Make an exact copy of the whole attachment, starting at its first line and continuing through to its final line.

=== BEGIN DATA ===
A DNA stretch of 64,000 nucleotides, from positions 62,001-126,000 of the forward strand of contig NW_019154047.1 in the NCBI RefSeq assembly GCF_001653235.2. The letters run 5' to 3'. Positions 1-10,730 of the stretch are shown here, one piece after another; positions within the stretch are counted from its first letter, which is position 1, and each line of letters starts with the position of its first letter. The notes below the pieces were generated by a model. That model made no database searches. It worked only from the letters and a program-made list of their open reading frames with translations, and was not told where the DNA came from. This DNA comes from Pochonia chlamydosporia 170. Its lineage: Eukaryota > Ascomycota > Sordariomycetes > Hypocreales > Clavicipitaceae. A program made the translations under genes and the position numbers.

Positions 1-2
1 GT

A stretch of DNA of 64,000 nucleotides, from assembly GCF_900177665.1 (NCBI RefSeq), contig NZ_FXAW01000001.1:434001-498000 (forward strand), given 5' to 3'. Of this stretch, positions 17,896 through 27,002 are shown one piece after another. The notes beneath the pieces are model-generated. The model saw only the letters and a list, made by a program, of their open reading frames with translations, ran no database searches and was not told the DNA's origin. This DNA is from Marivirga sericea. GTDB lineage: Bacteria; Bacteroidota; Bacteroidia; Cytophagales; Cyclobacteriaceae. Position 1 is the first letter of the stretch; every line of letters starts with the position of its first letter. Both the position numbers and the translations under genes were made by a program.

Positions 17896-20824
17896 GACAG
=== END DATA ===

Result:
A DNA stretch of 64,000 nucleotides, from positions 62,001-126,000 of the forward strand of contig NW_019154047.1 in the NCBI RefSeq assembly GCF_001653235.2. The letters run 5' to 3'. Positions 1-10,730 of the stretch are shown here, one piece after another; positions within the stretch are counted from its first letter, which is position 1, and each line of letters starts with the position of its first letter. The notes below the pieces were generated by a model. That model made no database searches. It worked only from the letters and a program-made list of their open reading frames with translations, and was not told where the DNA came from. This DNA comes from Pochonia chlamydosporia 170. Its lineage: Eukaryota > Ascomycota > Sordariomycetes > Hypocreales > Clavicipitaceae. A program made the translations under genes and the position numbers.

Positions 1-2
1 GT

A stretch of DNA of 64,000 nucleotides, from assembly GCF_900177665.1 (NCBI RefSeq), contig NZ_FXAW01000001.1:434001-498000 (forward strand), given 5' to 3'. Of this stretch, positions 17,896 through 27,002 are shown one piece after another. The notes beneath the pieces are model-generated. The model saw only the letters and a list, made by a program, of their open reading frames with translations, ran no database searches and was not told the DNA's origin. This DNA is from Marivirga sericea. GTDB lineage: Bacteria; Bacteroidota; Bacteroidia; Cytophagales; Cyclobacteriaceae. Position 1 is the first letter of the stretch; every line of letters starts with the position of its first letter. Both the position numbers and the translations under genes were made by a program.

Positions 17896-20824
17896 GACAG